There are four "ethnic" categories of applicants qualifying as "under-represented" in the medical profession:

    Native Americans
    African-Americans
    Mexican-Americans
    Mainland Puerto Ricans

    "Hispanics" in general do not qualify.

    There is a reason for only these four groups, a reason I choose not to discuss here and now. "Minority" is NOT the issue: today almost every single group of people, however defined, is a "minority" of the US population.

    You can debate this if you wish, as many do, but it changes nothing. What it will do is give you the psychological benefit you get from expressing your opinion. As for me, I keep my opinions on issues such as these to myself.
     
  4. tostra

    tostra Member
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    Being asian (Korean-American),I did claim my ethinicity on my primary and secondary apps. I'm not sure it had any bearing on my acceptance to medical school, because asians are not listed as an under-represented minority in the eyes of medical schools adcoms. Where I think ,mentioning my ethniciy did help me was during my personal statements. For me, being bi-cultural, was a way to discuss how I developed the appreciation I had for diversity and how it has made my life fuller through my own experiences of daily cultural integration. In other words, if you can sincerely show how your ethnicity has helped to develop qualities that will make you an excellent physician, then I would highly recommend you mention it. Otherwise, I don't think mentioning your ethnicity will matter either way.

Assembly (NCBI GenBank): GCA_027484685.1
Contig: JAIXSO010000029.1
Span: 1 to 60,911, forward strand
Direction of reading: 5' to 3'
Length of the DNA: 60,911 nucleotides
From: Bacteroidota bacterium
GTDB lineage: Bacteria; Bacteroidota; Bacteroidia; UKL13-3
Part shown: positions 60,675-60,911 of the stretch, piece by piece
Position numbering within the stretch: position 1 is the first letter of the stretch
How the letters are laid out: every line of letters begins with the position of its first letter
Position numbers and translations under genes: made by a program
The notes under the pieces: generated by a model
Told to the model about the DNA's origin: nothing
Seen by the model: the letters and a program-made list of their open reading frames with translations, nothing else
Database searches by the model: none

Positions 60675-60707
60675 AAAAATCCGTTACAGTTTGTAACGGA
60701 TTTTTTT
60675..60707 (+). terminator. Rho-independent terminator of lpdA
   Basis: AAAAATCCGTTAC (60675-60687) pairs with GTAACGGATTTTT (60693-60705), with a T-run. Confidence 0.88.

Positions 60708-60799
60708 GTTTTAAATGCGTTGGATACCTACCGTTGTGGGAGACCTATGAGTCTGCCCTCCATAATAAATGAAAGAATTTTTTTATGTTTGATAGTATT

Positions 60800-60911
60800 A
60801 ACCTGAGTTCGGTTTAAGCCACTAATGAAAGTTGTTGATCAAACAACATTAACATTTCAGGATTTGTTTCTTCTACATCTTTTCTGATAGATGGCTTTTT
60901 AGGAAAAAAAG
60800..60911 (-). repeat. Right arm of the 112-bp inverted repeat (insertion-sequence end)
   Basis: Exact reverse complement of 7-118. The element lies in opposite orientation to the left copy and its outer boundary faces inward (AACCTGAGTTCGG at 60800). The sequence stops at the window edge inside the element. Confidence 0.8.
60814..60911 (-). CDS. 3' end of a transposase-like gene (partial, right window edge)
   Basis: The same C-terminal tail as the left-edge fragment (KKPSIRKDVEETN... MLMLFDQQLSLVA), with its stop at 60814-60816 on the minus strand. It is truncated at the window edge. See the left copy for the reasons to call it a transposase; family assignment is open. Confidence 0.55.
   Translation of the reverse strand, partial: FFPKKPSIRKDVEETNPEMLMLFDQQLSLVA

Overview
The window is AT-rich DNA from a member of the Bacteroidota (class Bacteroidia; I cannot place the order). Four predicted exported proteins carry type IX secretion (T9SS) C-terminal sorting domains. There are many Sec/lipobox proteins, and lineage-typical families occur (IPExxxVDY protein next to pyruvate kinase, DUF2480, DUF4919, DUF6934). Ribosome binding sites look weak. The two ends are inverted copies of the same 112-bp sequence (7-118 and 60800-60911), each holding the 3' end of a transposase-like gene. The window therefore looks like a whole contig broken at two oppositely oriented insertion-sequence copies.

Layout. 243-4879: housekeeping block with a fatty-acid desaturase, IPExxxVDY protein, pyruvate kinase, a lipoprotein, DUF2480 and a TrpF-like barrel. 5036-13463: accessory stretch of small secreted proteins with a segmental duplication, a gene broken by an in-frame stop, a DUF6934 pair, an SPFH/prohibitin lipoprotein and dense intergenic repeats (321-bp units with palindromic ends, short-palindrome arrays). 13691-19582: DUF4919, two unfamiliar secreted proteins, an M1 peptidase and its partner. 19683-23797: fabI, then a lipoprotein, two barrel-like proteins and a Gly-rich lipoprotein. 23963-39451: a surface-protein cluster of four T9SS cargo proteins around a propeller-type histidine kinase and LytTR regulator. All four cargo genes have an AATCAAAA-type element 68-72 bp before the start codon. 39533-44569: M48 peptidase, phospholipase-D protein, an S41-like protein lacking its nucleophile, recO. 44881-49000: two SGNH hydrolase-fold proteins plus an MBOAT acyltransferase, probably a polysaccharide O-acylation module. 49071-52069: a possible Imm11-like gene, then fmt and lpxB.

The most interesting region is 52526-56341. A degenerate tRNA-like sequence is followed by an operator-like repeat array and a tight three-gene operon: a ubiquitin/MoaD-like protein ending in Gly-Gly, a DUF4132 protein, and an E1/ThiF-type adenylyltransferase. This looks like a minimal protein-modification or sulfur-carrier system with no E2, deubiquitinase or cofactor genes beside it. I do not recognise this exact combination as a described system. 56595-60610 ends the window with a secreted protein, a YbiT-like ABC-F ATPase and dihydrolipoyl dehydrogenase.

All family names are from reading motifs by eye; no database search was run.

5. ana

    ana

    I am going to make some generalizations, and you should realize that there will be minor exception to these:

    It does not help (unless you are an URM) or hurt you to declare ethnicity. They will eventually know anyway because you will provide them with a photo. The "lobbying" does not take place until the secondary applications are already in (ie, when they have already seen your photo). The decision made based on AMCAS primary application ONLY is whether or not to send you a secondary (of course, there are those money grubbing schools who send a secondary to everyone just so they can collect the fee).